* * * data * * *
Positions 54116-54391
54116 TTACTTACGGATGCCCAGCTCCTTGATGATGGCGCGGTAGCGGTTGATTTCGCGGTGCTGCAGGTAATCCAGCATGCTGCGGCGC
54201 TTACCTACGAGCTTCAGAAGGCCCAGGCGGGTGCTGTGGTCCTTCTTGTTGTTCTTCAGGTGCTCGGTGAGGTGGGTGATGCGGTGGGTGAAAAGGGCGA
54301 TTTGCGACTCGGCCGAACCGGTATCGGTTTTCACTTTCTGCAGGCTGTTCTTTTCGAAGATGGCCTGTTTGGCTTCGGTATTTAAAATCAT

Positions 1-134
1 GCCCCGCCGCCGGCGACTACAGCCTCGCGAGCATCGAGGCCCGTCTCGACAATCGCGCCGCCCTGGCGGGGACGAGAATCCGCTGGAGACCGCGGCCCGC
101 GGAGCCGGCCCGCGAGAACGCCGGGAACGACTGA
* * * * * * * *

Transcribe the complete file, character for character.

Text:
Positions 54116-54391
54116 TTACTTACGGATGCCCAGCTCCTTGATGATGGCGCGGTAGCGGTTGATTTCGCGGTGCTGCAGGTAATCCAGCATGCTGCGGCGC
54201 TTACCTACGAGCTTCAGAAGGCCCAGGCGGGTGCTGTGGTCCTTCTTGTTGTTCTTCAGGTGCTCGGTGAGGTGGGTGATGCGGTGGGTGAAAAGGGCGA
54301 TTTGCGACTCGGCCGAACCGGTATCGGTTTTCACTTTCTGCAGGCTGTTCTTTTCGAAGATGGCCTGTTTGGCTTCGGTATTTAAAATCAT

Positions 1-134
1 GCCCCGCCGCCGGCGACTACAGCCTCGCGAGCATCGAGGCCCGTCTCGACAATCGCGCCGCCCTGGCGGGGACGAGAATCCGCTGGAGACCGCGGCCCGC
101 GGAGCCGGCCCGCGAGAACGCCGGGAACGACTGA